When it comes to fall activities, we know you’re already apple-picking and heading to a pumpkin patch. But what about going to a scarecrow festival? You might scratch your head at the idea of a festival dedicated to this tool commonly seen in a farmer’s field, and rightfully so. But scarecrows are traditionally made with whatever materials are lying around the yard, making them a natural option for creative fall decor. After seeing the unique ways scarecrows are used to dress up these charming towns for the season, you’ll see why a whole festival is necessary. Here are the scarecrow festivals you have to visit this fall.
Meaford Scarecrow Invasion, September 30
One of the first scarecrow festivals in the country (they’re celebrating 25 years!), Meaford puts on a renowned “invasion” every year of all types of scarecrows. Although the official day with festivities is the last day of September, the making and designing of scarecrows begin in mid-September, and the creations stay on display until after Thanksgiving. You can visit on the 30th and see the creations at your own pace throughout the next few weeks.
Fall is a great time to visit PEC, and this activity put on by local arts organization The Department of Illumination is a great event to add to your next trip. The Scarecrow Festival in Picton doubles as a fundraiser for the group, while it dresses up the quaint town even more for the fall season. If you want to go, bring $40 for you and your group, and you’ll receive all of the materials they need to build your very own scarecrow.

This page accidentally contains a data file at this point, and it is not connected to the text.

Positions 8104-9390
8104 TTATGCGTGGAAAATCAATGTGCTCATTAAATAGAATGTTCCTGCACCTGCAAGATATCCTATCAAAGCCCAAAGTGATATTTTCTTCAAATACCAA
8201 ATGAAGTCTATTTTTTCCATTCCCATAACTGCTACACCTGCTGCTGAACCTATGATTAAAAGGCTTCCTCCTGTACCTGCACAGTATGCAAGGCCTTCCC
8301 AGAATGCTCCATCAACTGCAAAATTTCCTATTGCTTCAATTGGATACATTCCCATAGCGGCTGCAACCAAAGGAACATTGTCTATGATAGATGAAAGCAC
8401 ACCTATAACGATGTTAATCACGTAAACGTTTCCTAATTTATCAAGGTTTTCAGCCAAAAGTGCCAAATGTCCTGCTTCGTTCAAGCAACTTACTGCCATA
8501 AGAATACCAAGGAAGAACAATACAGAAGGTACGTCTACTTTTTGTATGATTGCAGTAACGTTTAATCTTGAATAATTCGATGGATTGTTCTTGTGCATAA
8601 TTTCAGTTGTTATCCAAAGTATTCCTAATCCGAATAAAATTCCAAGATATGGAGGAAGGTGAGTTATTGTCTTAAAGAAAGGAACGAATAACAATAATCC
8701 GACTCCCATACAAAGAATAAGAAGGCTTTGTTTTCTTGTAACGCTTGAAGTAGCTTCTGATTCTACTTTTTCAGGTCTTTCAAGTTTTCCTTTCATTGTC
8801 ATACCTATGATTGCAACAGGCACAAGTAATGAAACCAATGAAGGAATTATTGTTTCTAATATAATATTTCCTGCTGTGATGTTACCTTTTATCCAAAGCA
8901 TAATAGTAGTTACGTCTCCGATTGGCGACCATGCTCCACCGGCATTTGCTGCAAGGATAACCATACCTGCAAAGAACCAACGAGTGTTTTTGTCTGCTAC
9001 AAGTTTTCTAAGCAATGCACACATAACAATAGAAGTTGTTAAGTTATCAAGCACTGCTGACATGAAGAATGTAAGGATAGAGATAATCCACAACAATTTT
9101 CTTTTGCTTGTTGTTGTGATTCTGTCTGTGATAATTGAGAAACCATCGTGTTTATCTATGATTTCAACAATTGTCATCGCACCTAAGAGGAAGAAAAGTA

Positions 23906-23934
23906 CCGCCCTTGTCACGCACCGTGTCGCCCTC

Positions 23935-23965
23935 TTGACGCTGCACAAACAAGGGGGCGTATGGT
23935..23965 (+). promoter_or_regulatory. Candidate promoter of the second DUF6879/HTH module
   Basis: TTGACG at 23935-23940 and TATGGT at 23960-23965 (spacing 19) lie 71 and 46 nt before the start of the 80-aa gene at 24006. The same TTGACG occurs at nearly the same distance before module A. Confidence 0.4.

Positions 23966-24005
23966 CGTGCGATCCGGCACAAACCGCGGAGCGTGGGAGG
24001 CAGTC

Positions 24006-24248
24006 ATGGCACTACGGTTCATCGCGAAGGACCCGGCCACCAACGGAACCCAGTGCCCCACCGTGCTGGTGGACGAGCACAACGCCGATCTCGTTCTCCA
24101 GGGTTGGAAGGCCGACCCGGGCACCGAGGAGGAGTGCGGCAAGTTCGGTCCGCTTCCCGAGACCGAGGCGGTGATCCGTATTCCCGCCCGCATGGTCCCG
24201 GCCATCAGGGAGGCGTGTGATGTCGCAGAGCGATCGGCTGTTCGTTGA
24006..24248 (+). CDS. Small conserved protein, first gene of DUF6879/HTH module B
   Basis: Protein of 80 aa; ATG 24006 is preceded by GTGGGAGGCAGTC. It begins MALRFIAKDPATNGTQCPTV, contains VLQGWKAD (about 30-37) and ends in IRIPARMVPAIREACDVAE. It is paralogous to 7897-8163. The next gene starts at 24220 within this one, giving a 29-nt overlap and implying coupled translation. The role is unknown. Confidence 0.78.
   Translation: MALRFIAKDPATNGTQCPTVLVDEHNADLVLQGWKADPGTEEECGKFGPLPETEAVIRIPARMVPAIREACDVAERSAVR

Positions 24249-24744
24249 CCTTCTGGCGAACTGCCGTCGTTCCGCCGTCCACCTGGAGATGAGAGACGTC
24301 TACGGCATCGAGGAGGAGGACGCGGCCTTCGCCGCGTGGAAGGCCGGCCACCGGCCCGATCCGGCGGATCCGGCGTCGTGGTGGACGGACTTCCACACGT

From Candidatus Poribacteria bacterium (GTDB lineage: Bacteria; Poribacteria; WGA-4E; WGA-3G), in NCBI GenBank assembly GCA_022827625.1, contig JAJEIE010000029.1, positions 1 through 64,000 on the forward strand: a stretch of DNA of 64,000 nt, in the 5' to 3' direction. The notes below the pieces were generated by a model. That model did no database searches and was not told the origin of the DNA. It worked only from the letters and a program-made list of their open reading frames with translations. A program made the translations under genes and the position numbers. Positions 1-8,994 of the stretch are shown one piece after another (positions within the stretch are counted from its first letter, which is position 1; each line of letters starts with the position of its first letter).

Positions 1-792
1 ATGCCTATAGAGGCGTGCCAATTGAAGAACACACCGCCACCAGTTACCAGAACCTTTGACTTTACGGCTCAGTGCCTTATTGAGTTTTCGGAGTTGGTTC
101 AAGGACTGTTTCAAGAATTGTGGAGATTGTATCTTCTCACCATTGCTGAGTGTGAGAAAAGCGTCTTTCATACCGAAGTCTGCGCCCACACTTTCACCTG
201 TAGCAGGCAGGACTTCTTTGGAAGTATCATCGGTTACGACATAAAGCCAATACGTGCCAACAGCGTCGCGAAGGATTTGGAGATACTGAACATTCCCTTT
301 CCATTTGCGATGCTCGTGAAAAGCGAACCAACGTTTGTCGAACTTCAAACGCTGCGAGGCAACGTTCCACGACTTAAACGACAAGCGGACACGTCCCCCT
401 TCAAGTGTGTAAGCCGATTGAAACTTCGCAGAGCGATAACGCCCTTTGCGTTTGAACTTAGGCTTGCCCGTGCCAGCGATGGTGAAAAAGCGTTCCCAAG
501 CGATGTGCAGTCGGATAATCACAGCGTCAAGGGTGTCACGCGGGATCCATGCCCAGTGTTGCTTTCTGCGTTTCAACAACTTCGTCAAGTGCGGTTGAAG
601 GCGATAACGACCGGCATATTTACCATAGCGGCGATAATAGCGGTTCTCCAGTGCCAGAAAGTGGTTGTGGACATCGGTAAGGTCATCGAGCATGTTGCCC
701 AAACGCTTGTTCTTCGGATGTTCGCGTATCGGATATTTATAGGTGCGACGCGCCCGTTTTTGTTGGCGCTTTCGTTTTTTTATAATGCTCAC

Hosted as a partnership between the City of Kingston, Junior League of Kingston, and the Friends of Historic Kingston, this festival takes you on a scenic walk through a picturesque local park where you’ll see scarecrows with unique displays, including some that pay homage to local history and culture. This year will also feature a farm animal display from Forsyth Nature Centre.
Running for the third year in a row, the local Omemee Blooms Garden Club is hosting this interactive scarecrow festival. The club invites the community to make their best scarecrow to display in a window, front lawn, or front porch so everyone can see and vote for the best. Although the deadline to have scarecrows on display is September 30, the scarecrows will be up for a few days after that, so you can take a walk and see the unique creations locals came up with.
For our East Coast friends—what better excuse to stroll through Charlottetown’s picturesque downtown? This scarecrow festival gives you ample time to see the local community’s creativity. It started during the pandemic as a safe, outdoor activity to raise everyone’s spirits in a difficult time and has continued to be popular, with more than 700 scarecrows on display in past years.
Another East Coast contender, this Nova Scotia-based festival invites everyone out for a fall stroll to see the fun—and spooky—scarecrows the community has on display. The scarecrows are set against the beautiful backdrop of Amherst’s historic downtown and make for something of a scavenger hunt as you spot them in local shops and store windows. The festival provides a map so you can find each one, and since it runs right up until Halloween, it could also make for a fun add-on to trick-or-treating.
Related Story Everything you have to do this fall
Related Story Fall fairs you need to visit in cottage country this year
Related Story 10 of the best pumpkin patches in Ontario